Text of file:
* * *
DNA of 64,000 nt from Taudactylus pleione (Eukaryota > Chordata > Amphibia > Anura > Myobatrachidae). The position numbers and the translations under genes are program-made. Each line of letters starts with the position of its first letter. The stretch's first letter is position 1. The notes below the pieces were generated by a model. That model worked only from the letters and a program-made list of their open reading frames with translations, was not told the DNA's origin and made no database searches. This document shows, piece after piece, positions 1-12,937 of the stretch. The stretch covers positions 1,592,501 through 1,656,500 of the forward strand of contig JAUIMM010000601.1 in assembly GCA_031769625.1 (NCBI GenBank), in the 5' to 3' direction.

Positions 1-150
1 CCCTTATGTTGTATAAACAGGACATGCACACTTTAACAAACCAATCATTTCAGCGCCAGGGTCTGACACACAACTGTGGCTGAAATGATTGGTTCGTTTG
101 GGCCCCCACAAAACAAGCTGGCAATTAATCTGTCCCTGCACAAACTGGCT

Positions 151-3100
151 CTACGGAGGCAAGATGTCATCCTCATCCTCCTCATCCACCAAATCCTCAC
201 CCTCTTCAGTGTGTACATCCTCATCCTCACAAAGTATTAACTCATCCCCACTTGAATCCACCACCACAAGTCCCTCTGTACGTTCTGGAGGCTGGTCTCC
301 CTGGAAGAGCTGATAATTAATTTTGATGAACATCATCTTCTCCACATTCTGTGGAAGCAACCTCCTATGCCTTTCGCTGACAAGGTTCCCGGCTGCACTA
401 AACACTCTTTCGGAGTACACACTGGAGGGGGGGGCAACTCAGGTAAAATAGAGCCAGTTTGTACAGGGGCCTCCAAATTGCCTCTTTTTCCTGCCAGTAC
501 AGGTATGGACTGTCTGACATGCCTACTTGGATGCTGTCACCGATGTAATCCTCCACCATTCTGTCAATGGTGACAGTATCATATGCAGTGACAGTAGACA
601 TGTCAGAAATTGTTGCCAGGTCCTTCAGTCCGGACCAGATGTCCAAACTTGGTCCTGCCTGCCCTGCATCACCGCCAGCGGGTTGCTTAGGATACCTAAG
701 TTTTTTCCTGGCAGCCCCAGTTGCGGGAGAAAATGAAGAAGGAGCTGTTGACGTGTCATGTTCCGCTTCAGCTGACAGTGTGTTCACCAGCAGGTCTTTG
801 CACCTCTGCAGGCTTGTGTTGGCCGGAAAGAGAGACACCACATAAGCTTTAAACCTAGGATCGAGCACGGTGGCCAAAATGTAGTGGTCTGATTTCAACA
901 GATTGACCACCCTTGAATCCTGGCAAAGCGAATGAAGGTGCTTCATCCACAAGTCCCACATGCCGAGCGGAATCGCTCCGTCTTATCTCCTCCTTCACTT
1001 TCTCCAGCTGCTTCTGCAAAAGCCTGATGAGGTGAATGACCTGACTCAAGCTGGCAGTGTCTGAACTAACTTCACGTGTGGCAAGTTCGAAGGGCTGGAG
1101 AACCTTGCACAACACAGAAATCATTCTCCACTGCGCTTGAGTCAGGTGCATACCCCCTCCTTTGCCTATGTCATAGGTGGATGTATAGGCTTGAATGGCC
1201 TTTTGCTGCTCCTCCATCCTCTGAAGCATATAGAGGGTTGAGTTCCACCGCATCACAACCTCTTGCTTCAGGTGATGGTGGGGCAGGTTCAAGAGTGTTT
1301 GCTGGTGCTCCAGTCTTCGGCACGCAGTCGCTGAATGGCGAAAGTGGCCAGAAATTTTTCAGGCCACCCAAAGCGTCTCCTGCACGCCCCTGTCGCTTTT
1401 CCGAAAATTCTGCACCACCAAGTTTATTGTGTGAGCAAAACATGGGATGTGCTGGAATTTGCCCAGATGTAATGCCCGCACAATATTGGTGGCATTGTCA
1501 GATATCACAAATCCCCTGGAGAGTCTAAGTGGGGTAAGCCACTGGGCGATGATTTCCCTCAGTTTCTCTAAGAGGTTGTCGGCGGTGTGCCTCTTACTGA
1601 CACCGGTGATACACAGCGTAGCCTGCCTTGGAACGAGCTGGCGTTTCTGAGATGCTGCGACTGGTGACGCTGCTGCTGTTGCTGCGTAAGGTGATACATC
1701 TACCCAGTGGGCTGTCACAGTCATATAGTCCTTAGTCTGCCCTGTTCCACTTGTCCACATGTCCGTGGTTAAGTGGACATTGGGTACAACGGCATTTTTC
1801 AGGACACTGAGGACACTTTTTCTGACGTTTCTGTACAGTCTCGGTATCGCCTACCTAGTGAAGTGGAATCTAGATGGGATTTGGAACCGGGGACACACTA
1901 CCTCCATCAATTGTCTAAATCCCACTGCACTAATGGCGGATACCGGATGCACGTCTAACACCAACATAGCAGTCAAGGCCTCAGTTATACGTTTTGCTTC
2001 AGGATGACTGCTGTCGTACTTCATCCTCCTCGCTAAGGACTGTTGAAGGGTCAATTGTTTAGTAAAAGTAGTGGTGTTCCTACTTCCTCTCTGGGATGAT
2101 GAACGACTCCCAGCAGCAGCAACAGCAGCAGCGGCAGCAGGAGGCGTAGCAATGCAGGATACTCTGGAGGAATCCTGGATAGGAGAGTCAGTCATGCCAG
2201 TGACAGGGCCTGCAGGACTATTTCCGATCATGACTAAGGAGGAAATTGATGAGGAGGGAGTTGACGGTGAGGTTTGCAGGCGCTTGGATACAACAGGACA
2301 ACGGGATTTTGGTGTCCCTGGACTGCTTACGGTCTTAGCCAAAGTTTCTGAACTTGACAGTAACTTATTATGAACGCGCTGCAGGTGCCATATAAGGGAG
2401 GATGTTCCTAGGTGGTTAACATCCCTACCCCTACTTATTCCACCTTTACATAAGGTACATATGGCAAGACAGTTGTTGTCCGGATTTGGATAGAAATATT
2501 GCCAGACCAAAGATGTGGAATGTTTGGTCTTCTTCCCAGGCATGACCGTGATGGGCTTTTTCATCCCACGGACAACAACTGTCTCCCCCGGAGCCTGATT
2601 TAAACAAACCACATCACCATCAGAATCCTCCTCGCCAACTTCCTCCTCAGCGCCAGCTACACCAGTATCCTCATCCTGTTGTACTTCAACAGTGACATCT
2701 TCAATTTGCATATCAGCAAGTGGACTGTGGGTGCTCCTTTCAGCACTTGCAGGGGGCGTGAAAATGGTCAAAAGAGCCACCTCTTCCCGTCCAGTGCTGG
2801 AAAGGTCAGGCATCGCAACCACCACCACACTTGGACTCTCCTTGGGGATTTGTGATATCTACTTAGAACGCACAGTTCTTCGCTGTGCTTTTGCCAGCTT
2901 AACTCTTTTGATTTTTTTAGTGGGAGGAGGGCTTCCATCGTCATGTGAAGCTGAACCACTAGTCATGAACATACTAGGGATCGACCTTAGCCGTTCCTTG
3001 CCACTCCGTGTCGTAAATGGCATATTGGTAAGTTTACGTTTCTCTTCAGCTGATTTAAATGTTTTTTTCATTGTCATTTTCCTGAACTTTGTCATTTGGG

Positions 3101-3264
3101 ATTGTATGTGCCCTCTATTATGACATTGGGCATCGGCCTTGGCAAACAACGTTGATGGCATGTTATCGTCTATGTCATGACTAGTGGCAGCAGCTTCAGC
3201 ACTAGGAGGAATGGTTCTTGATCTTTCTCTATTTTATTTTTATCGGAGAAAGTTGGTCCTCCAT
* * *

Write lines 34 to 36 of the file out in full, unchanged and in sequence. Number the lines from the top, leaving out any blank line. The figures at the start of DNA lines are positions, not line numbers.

2901 AACTCTTTTGATTTTTTTAGTGGGAGGAGGGCTTCCATCGTCATGTGAAGCTGAACCACTAGTCATGAACATACTAGGGATCGACCTTAGCCGTTCCTTG
3001 CCACTCCGTGTCGTAAATGGCATATTGGTAAGTTTACGTTTCTCTTCAGCTGATTTAAATGTTTTTTTCATTGTCATTTTCCTGAACTTTGTCATTTGGG

Positions 3101-3264